artist p painting
#1 painting at the easels
artist p playdough
#2 playing with playdough
artist p necklaces
#3 stringing all-natural “froot loops” into a necklace
artist p coloring
#4 coloring a picture on special paper that will later be made into a plate
artist plates 2
What the plates looked like after the drawings were sent in to Makit. The plates were given to the party guests a few weeks later as a thank you for coming to the party.

There are lots more artsy posts from the Eco-Friendly Artist Party. Click on the tag below to see them.





artist p plates
It was fun scouring the thrift store for cool plates in different colors. If using someone else’s plates bothers you, scrub them down and then wash them in the dish washer. Mine has a sterilize setting.





Since this was an eco-friendly artist party, I focused on eco stuff. And artsy stuff.
artist p easels
Here are the invitations again, made from 100% tree free paper and junk mail. Notice the request for absolutely no gifts. This is also a very eco-friendly idea since plastic toys often end up in the land fills.
artist p invite
The main table, with my rainbow of juices. I used resuable dishes to eliminate waste.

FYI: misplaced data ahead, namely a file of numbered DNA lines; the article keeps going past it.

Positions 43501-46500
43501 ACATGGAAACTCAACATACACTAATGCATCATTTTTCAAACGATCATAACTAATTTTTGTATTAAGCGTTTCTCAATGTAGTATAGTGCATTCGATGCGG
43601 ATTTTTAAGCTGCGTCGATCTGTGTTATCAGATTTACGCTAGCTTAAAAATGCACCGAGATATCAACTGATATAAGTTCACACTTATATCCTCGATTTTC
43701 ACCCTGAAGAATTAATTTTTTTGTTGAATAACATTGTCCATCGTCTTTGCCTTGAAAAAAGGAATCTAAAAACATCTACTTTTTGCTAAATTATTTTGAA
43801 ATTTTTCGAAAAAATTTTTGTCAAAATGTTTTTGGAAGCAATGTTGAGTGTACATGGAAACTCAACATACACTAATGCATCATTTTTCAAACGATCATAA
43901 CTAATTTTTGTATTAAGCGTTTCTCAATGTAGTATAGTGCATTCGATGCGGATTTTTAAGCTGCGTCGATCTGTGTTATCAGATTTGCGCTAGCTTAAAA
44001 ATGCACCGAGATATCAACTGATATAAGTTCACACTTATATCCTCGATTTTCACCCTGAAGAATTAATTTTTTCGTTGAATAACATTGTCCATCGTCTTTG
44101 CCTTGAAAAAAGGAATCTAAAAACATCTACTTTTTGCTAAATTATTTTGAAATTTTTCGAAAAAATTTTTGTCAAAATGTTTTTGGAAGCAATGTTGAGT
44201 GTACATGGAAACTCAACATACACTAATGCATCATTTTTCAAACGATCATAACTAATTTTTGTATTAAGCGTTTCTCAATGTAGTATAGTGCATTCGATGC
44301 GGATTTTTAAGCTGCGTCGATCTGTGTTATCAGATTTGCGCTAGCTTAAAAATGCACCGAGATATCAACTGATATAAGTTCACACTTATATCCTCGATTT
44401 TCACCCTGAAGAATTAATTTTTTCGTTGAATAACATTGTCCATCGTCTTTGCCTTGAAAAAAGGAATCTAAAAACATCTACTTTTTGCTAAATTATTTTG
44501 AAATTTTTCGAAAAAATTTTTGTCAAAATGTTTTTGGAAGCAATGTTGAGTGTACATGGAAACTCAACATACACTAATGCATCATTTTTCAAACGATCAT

artist p full table
A platter of organic fruits.
artist p fruit
Cans recycled as marker holders, used at the coloring table.
artist p markers
Jars recycled to hold crayons, also used at the coloring table. I spray painted the lids.
artist p crayon jar
I made fabric banners out of stained clothing and old pillowcases, items that otherwise would have been thrown out.
artist p banners
Aprons made from mens’ dress shirts. Repurposing clothing is a great way to extend it’s life.
artist p aprons
Paint.
artist p paints
One of the party guests painting.
artist p painter
The playdough table.
artist p playdough table
Stringing organic, naturally colored “froot loops” into necklaces.
artist p froot loops
The eco-friendly favors made with recycled crayons and upcycled notebooks.
artist p crayon favors
A close up of the letters.
artist p letter closeup
The birthday girl’s cupcake. All of the cupcakes were vegan. Even the candles were all natural, no petroleum-based wax at this party.
artist p big cupcake
Enjoying the food. You can see the necklaces that they made, and the food on the mismatched plates.
artist p eating
These artistic party pictures were taken by the lovely & talented Melissa Papaj Photography.

There are lots more artsy posts from the Eco-Friendly Artist Party. Click on the tag below to see them.